Over the next decades, a dramatic increase is expected in the number of people living with dementia in developing regions compared to those living in developed regions (Ferri et al., Reference Ferri, Prince, Brayne, Brodaty, Fratiglioni and Ganguli2005; Prince et al., Reference Prince, Bryce, Albanese, Wimo, Ribeiro and Ferri2013), due to improvements in life expectancy and rapid population aging, especially in lower- and middle-income countries (World Health Organization, 2011). In addition, non-Western immigrant populations in Western countries, such as people from Turkey and Morocco who immigrated to Western Europe (Nielsen, Vogel, Phung, Gade, & Waldemar, Reference Nielsen, Vogel, Phung, Gade and Waldemar2011; Parlevliet et al., Reference Parlevliet, Uysal-Bozkir, Goudsmit, van Campen, Kok, Ter Riet and de Rooij2016), or Hispanic people who immigrated to the USA (Gurland et al., Reference Gurland, Wilder, Lantigua, Mayeux, Stern, Chen, Killeffer, Martin and Soldo1997), are reaching an age at which dementia is increasingly prevalent.

Most neuropsychological tests were developed to be used in (educated) Western populations. The work by Howard Andrew Knox in the early 1900s at Ellis Island already showed that adaptations are needed to make tests suitable for populations with diverse backgrounds (Richardson, Reference Richardson2003). It is now widely documented that neuropsychological test performance is substantially affected by factors such as culture, language, (quality of) education, and literacy (Ardila, Reference Ardila2005, Reference Ardila2007; Ardila, Rosselli, & Rosas, Reference Ardila, Rosselli and Rosas1989; Nielsen & Jorgensen, Reference Nielsen and Jorgensen2013; Nielsen & Waldemar, Reference Nielsen and Waldemar2016; Ostrosky-Solis, Ardila, Rosselli, Lopez-Arango, & Uriel-Mendoza, Reference Ostrosky-Solis, Ardila, Rosselli, Lopez-Arango and Uriel-Mendoza1998; Teng, Reference Teng2002). The rising number of patients with dementia from low-educated and non-Western populations therefore calls for an increase in studies addressing the reliability, validity, and cross-cultural and cross-linguistic applicability of neuropsychological instruments used to assess dementia. Furthermore, these studies should include patients with dementia or mild cognitive impairment (MCI) in their sample to determine whether these tests are sufficiently sensitive and specific to dementia.

Recent studies have mostly focused on developing cognitive screening tests, and an excellent review is available of screening tests that can be used in people who are illiterate (Julayanont & Ruthirago, Reference Julayanont and Ruthirago2018) and/or low educated (Paddick et al., Reference Paddick, Gray, McGuire, Richardson, Dotchin and Walker2017), as well as reviews about screening tests for specific regions, such as Asia (Rosli, Tan, Gray, Subramanian, & Chin, Reference Rosli, Tan, Gray, Subramanian and Chin2016) and Brazil (Vasconcelos, Brucki, & Bueno, Reference Vasconcelos, Brucki and Bueno2007). However, an overview of domain-specific cognitive tests and test batteries that are adapted to or developed for a non-Western, low-educated population is lacking. Domain-specific neuropsychological tests are essential to determine a profile of impaired and intact cognitive functions, providing insights into the underlying etiology of the dementia – something that is not possible with screening tests alone. Furthermore, a comprehensive assessment of the cognitive profile may result in more tailored, personalized care after a diagnosis (Jacova, Kertesz, Blair, Fisk, & Feldman, Reference Jacova, Kertesz, Blair, Fisk and Feldman2007).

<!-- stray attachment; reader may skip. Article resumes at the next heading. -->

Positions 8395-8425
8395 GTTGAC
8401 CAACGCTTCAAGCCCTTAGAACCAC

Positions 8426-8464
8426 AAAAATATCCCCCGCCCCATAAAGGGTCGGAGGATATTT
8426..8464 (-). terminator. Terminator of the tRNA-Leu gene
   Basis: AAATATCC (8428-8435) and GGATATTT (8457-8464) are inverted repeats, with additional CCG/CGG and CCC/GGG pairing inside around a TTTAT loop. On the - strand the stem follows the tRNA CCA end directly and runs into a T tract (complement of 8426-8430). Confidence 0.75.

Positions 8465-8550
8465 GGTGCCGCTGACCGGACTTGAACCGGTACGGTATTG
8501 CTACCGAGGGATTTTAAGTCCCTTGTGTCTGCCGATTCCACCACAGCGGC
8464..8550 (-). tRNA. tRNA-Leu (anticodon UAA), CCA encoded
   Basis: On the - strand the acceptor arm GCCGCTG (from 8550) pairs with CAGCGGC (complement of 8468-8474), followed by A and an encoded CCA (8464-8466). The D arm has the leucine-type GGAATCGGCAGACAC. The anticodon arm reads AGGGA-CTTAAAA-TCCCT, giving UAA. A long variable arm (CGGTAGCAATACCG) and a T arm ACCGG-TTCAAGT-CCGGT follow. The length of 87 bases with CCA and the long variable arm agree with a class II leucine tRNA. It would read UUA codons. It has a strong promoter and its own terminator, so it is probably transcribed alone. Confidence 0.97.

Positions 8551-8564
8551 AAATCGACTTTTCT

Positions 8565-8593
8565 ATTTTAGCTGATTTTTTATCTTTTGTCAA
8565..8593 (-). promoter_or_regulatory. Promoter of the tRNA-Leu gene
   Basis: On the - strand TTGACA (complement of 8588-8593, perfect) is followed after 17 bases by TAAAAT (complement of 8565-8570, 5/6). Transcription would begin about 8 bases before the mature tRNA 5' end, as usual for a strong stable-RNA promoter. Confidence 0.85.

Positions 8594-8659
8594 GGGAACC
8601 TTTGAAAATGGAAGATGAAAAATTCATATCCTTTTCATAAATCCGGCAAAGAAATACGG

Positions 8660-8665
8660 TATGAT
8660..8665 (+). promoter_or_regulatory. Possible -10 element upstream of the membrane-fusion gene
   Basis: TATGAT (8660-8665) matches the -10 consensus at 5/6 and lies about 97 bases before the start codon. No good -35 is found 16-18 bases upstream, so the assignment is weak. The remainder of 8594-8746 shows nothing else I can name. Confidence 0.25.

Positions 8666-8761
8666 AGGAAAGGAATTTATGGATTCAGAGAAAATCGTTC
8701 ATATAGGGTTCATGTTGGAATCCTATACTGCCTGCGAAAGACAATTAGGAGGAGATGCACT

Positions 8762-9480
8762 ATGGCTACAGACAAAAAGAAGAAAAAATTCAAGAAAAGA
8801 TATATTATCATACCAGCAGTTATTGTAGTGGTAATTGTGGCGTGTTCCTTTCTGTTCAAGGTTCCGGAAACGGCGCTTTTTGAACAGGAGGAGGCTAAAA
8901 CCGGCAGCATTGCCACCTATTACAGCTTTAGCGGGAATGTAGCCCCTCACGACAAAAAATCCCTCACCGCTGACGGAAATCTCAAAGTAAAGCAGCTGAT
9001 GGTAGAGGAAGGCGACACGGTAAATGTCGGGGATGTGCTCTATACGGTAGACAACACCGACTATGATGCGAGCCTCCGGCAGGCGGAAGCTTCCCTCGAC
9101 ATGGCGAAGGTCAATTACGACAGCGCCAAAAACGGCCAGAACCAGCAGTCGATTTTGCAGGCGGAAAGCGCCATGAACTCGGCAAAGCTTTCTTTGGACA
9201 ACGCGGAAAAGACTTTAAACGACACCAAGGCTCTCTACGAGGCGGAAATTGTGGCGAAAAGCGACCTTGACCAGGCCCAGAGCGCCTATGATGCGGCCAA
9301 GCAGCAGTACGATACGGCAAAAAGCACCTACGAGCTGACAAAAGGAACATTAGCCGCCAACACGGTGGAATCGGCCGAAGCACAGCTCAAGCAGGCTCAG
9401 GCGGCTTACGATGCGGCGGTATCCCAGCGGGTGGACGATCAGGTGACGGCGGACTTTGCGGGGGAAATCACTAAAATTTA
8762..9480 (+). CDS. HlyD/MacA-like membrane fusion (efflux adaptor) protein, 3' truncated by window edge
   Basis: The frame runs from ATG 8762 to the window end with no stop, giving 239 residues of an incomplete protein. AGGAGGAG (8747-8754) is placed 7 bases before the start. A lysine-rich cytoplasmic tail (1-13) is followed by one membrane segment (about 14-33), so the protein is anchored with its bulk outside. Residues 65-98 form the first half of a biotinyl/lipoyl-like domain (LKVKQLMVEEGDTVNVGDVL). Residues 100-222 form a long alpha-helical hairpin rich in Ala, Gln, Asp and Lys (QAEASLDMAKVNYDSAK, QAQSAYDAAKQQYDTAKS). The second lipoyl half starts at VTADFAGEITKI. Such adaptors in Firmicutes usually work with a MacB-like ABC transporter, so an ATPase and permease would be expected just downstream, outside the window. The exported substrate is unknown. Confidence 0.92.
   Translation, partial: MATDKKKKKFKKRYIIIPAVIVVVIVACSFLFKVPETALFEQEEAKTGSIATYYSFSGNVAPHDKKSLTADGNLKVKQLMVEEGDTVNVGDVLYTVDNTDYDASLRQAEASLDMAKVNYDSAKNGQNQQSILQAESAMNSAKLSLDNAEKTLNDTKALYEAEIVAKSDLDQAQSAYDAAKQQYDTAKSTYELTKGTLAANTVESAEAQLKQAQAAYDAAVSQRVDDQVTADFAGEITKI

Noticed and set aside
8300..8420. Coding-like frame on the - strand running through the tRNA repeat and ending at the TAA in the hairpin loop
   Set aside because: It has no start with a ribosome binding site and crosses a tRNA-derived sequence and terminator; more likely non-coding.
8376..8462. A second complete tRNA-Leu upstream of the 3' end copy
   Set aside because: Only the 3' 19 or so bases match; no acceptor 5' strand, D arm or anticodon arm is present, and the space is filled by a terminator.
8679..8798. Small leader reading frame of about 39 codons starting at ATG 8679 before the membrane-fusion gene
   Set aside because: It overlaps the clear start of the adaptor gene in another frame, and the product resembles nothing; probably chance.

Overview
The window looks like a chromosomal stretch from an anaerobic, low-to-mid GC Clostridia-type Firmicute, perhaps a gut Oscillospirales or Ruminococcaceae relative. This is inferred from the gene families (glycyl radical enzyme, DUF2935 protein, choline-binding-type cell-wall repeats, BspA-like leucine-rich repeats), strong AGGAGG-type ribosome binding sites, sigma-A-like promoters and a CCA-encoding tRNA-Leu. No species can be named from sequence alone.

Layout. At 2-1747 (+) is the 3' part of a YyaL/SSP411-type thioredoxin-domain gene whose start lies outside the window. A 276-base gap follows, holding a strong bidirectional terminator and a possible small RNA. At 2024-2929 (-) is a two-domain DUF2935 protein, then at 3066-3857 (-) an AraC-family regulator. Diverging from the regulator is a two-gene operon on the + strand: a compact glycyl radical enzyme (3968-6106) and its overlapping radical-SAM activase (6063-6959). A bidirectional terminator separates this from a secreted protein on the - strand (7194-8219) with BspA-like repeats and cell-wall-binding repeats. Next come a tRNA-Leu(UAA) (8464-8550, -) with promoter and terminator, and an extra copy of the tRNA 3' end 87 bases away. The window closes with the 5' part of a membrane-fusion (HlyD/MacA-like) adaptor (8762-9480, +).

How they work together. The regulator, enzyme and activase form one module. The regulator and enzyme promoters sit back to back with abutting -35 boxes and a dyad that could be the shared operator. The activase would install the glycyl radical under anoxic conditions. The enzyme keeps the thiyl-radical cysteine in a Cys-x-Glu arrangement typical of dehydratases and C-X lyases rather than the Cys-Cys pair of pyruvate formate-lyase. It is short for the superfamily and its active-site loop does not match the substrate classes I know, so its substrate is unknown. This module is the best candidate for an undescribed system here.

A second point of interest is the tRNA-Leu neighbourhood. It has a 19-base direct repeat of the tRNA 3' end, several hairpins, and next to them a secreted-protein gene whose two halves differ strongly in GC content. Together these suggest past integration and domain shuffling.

The first aim of this review was to generate an overview of all studies investigating either (1) traditional neuropsychological measures, or adaptions of these measures in non-Western populations with low education levels, or (2) new, assembled neuropsychological tests developed for non-Western, low-educated populations. The second aim was to determine the quality of these studies, and to examine the validity and reliability of the current neuropsychological measures in each cognitive domain, as well as determine which could be applied cross-culturally and cross-linguistically.

METHOD

Identification of Studies

Search terms and databases